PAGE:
Disney’s Movies Face a Big Test, and Bob Iger Likes His Chances

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  • Marvel’s superhero films tend to grow with each installment
  • Some of 2017’s biggest duds have been retreads of old hits

The movie business may be in a world of trouble, but at the premiere of Walt Disney Co.’s next big superhero film “Thor: Ragnarok,” Bob Iger sounded every bit as confident as the Viking space god himself.

“With ‘Thor,’ ‘Coco’ and ‘Star Wars,’ I like our hand,” Disney’s 66-year-old chief executive officer said, ticking off his next three releases. “I don’t think one summer or one year tells us anything, other than you have to always be working at making great films.”

After the worst summer in a decade, U.S. ticket sales are down 5 percent this year. And the big disappointments have been the types of films Hollywood has focused on: revivals and sequels like “The Mummy” and “Transformers 5,” along with Disney’s own “Pirates of the Caribbean” and “Cars 3.” By buying Pixar, Marvel Entertainment and Lucasfilm for $15 billion over the past decade, Iger has staked more than anyone on turning familiar brands and characters into cinematic money machines.

Bob Iger, right, with Chris Hemsworth at Thor: Ragnarok premiere

Photographer: Jesse Grant/Getty Images for Disney

Despite the doom and gloom in Tinseltown, it’s possible Disney’s next three movies outdraw the company’s late 2016 releases, led by the latest Lucasfilm installment, “Star Wars: The Last Jedi,” which hits theaters Dec. 15. There’s even a chance Disney’s results, along with other potential fall hits like Warner Bros.’ “Justice League,” help theaters match their 2016 ticket revenue.

Eric Wold, an analyst with B. Riley & Co. in San Francisco, figures the domestic box office will finish 1 percent below last year’s record $11.38 billion. A few surprises to the upside could give a boost to beleaguered theater stocks like AMC Entertainment Holdings Inc. and Regal Entertainment Group, the largest exhibitors. They’re down 59 percent and 22 percent this year through Tuesday, respectively.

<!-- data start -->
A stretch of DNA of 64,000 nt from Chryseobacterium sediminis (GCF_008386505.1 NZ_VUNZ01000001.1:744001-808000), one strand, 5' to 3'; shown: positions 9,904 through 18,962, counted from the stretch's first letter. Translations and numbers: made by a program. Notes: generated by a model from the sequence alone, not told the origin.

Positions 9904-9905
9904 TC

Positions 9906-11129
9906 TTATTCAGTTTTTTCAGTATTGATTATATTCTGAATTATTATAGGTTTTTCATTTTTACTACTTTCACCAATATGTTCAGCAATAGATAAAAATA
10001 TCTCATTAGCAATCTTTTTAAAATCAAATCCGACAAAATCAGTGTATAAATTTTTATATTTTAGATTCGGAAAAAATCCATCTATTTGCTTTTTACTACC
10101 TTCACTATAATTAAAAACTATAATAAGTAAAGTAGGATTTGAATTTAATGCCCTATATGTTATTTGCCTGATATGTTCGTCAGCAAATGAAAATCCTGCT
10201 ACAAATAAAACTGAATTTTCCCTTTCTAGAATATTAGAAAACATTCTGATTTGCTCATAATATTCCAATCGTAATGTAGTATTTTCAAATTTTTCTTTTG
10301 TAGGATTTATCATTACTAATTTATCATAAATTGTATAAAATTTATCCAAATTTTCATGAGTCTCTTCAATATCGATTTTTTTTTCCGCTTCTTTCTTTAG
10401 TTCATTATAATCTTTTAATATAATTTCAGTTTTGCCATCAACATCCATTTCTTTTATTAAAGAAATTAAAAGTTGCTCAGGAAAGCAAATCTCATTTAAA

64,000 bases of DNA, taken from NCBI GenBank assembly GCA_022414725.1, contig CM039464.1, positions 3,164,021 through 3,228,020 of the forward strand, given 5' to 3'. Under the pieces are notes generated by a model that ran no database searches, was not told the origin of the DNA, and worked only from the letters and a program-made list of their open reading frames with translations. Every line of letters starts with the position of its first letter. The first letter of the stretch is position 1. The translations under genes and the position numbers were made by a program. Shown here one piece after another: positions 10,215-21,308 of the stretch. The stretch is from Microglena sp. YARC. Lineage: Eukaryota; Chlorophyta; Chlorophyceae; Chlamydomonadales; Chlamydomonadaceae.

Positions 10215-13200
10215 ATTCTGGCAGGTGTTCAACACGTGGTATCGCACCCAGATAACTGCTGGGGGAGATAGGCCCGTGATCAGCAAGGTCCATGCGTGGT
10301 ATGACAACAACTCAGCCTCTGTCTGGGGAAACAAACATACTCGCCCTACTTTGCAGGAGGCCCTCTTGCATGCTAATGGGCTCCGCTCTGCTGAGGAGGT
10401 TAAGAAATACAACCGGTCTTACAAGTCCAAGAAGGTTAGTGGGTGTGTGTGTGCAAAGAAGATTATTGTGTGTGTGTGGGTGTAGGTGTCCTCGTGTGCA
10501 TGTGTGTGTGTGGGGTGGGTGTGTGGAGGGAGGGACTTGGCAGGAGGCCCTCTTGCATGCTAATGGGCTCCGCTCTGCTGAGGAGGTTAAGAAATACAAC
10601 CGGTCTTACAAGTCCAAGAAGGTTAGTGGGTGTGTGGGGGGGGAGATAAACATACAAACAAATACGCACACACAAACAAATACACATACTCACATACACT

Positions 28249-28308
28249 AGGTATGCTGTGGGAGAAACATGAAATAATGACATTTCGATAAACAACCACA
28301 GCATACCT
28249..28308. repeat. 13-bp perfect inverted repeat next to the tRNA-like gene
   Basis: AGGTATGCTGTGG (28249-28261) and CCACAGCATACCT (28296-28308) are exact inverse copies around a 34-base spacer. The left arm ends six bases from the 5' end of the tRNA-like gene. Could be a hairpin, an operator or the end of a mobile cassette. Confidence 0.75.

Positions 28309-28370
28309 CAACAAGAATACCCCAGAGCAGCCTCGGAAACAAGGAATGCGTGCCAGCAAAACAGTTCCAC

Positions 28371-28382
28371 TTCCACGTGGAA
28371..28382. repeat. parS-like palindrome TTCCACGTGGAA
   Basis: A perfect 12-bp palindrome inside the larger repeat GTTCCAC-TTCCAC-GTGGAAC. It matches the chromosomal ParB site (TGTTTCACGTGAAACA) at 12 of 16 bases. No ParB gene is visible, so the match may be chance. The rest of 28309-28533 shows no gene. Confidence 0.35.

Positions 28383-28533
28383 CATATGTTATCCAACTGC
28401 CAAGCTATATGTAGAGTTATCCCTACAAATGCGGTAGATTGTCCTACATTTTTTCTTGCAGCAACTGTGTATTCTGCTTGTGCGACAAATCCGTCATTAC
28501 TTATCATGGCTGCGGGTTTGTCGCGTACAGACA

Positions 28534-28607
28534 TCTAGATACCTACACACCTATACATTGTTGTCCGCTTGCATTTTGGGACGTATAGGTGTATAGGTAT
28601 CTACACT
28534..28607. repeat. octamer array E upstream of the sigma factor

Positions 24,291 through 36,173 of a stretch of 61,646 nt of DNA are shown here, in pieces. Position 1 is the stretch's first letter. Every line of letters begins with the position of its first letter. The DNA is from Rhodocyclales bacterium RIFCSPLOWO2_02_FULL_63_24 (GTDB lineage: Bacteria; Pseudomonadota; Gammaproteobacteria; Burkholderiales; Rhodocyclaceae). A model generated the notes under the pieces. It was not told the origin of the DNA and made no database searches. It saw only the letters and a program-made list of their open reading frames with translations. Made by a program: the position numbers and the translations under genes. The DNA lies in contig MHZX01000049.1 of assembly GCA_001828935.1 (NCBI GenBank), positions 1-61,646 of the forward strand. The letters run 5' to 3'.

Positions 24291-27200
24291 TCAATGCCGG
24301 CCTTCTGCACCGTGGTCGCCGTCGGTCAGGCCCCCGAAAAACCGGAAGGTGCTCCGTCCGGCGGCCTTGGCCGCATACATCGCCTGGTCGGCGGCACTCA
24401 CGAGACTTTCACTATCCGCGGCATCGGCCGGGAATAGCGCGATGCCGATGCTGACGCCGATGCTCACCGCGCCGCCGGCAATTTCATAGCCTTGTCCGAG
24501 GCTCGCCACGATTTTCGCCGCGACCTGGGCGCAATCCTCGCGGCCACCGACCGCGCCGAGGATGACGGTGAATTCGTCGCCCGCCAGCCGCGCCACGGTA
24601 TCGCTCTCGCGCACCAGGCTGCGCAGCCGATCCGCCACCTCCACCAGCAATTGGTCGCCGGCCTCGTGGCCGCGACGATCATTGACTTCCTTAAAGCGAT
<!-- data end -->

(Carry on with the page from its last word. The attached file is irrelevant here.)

“Disney is driving the fourth quarter and the year, as they have been doing consistently,” Wold said. “Depending on how strong those movies do, you could have a record 2017.”

Disney declined 0.4 percent to $97.94 at 10:29 a.m. in New York. The stock had fallen 5.6 percent this year through Tuesday.

“Ragnarok,” the third Disney movie based on the hammer-throwing Norse deity, is projected to take in $105 million its opening weekend and $269 million through its domestic run, according to estimates from BoxOfficePro.com. That’s enough to rank in the top 10 this year. It will be released Nov. 3.

Marvel, which was acquired by Disney for about $4 billion in 2009, is coming off a string of hits, including two “Guardians of the Galaxy” films and last year’s “Captain America: Civil War.” 

The company has three pictures based on Marvel comics characters scheduled for next year. Keeping all of these superhero movies fresh is something Disney executives talk about “all the time,” Iger said. The key is new stories, new characters and new places for the heroes to go.

“We’re fortunate with Marvel we have so many characters to mine, so we’re revisiting old ones and meeting new ones,” Iger said. “In most cases where you have a movie that doesn’t work, it’s a failure of the creative process.”

The company is confident the new “Thor” will outdraw its predecessors, according to Alan Horn, chairman of the Walt Disney Studios. In part because of fewer releases this year, the entertainment giant’s domestic box-office sales are down about 35 percent, according to researcher Box Office Mojo. The 2013 release “Thor: The Dark World,” produced for about $170 million, collected $206.4 million in domestic ticket revenue and $644.6 million globally.

The new “Thor” has elements of “Star Wars,” “The Hunger Games” and even “Ben-Hur,” as the title character, played by Chris Hemsworth, battles his old ally Hulk in a gladiator arena. Tom Hiddleston returns as Thor’s evil brother Loki, and Benedict Cumberbatch makes an appearance as Doctor Strange. There are also new roles, like Cate Blanchett as Thor’s even more evil sister, Hela, goddess of Death, and Jeff Goldblum as a villainous ringmaster.

Changes in tone are also important in keeping films fresh, Iger said. Perhaps taking a cue from 21st Century Fox Inc.’s irreverent superhero hit “Deadpool,” the latest Thor comes off as a comedian.

“There’s a lot of humor in this film,” Iger said. “There’s a lot of heart in it, too.”

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